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mrs-winch

Authenticity Comes through Walking the Walk

Ditching the Drive-Thru by Natalie Winch is an authentic book. Authentic because she is not a full-time writer with a team of research assistants, but rather is full-time teacher/mom/wife with many side interests. She wrote this book as a way of sharing her own ─ as she calls it ─ food odyssey. Over time she […]

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Stirring fruit mash in vinegar making

Vinegar Making’s Long History

Vinegar is among those products that were not invented but rather discovered by chance. As long as alcoholic drinks like beer and wine have existed, vinegar has formed—at first on its own, purely inadvertently—when these drinks were left standing. With no knowledge of how to preserve beer and wine, storing them long-term inevitably produces vinegar. […]

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ingredient panel

A New Generation of Enlightenment

In the grocery store the other day we spied two young boys, perhaps eleven or twelve years old, reading the ingredients panel of a package of sugar-frosted, cream-filled dessert cakes bearing some ludicrous name from a decade gone by. Perhaps years ago they would have dug into their pockets for the coins to buy them, but […]

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motorcycle-repair

Considering Shop Class as Soulcraft

Americans, in general, have an unyielding faith in our collective ability to fix it. Fix any­thing. Fix everything. The topic of repair is an interesting one. In fact, it’s almost a novelty. Our planned-obsolescence, toss-don’t-fix society is severely lacking in repairmen. High school shop classes were by and large shuttered in the 1990s. Liability risks […]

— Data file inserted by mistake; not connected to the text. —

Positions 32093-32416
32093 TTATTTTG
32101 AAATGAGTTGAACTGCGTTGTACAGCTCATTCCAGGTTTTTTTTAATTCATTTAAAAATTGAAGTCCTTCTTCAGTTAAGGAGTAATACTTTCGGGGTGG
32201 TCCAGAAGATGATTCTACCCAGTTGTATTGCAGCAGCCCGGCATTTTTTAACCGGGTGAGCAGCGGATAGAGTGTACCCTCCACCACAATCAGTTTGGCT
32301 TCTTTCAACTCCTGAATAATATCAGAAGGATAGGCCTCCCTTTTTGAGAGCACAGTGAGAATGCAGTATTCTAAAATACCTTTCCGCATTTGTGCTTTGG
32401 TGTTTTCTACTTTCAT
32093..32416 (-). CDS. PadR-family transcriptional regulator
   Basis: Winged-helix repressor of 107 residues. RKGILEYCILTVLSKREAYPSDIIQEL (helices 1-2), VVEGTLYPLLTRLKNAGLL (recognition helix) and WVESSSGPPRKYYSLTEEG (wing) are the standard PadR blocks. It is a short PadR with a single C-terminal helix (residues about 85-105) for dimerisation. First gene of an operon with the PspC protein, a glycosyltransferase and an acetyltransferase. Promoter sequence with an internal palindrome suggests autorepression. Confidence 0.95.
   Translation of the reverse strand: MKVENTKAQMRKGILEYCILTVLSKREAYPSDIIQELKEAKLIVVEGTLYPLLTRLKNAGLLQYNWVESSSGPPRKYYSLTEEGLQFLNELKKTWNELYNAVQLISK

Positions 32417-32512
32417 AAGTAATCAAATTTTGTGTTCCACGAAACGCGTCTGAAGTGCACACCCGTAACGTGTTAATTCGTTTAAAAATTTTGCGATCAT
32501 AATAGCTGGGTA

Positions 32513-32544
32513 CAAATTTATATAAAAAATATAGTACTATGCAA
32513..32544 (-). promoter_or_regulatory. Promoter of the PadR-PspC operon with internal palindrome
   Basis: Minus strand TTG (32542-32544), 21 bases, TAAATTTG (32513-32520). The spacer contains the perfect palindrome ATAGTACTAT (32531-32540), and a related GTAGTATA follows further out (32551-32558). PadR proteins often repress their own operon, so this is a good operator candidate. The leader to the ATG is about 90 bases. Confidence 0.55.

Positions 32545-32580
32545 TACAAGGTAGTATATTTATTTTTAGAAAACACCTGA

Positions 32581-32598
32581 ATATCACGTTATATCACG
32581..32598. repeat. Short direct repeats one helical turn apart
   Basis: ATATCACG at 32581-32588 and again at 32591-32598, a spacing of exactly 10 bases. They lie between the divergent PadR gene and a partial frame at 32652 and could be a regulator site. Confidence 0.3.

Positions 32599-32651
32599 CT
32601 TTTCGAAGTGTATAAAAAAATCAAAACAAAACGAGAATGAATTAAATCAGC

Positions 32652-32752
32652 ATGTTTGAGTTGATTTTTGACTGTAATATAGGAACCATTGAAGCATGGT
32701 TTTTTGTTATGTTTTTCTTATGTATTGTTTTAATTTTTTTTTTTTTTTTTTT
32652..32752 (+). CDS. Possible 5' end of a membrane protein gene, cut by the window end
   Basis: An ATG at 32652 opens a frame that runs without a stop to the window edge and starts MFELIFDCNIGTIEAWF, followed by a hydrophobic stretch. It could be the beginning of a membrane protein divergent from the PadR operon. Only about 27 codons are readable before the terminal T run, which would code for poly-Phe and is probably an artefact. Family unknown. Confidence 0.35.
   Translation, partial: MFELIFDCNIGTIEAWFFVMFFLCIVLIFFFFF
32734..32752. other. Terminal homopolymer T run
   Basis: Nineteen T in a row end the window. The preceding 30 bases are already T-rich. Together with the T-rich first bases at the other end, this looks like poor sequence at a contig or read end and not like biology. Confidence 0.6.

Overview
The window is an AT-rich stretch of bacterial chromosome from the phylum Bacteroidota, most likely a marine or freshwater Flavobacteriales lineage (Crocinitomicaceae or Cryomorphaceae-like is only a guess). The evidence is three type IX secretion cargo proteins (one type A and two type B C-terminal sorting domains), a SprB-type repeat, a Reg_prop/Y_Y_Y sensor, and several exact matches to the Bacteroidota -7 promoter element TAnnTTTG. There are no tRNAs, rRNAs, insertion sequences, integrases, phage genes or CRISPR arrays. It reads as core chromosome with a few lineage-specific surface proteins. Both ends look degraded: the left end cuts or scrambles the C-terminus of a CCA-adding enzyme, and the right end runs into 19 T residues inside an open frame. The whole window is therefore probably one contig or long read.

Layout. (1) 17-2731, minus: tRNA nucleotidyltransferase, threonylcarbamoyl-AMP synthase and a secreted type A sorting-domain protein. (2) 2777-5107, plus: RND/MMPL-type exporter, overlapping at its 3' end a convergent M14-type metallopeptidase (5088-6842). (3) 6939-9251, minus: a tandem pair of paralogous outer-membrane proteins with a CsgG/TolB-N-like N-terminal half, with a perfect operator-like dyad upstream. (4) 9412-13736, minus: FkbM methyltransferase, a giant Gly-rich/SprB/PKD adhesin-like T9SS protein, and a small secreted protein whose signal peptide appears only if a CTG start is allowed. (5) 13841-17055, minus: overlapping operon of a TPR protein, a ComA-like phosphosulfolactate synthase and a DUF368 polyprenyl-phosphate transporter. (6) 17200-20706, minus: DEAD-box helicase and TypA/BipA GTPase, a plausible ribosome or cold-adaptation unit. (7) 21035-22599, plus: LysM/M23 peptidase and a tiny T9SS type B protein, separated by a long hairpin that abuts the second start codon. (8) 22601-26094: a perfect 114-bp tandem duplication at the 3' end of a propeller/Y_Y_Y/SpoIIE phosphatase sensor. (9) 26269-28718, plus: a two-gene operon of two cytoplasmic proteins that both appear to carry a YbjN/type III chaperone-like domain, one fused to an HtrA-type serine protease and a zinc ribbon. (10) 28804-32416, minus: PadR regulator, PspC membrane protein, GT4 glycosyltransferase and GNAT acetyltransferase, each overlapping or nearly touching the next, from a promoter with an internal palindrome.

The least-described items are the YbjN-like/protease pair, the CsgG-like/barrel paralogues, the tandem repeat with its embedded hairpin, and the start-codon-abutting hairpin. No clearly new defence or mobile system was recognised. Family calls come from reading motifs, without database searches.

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Skilled craftsmanship. working with gold

A Renaissance of Craftsmanship

Not too many years ago even the most awkward, clumsy public school students suffered through industrial arts (for boys), and home economics (for girls). Looking beyond the embedded sexism for a moment, it’s pretty obvious that a lot of good came from bringing a trainload of bad pencil holders and hotpads into the world. By […]

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William Morris textile 1876

A Kind of Revival . . .

“Of late years, however, a kind of revival has been going on, as a protest against the conviction that, with all our modern mechanical achievements, comforts, and luxuries, life is growing “uglier every day,” as Mr. [William] Morris puts it. Even our painters are driven to rely rather on the accidental beauty which, like a struggling […]

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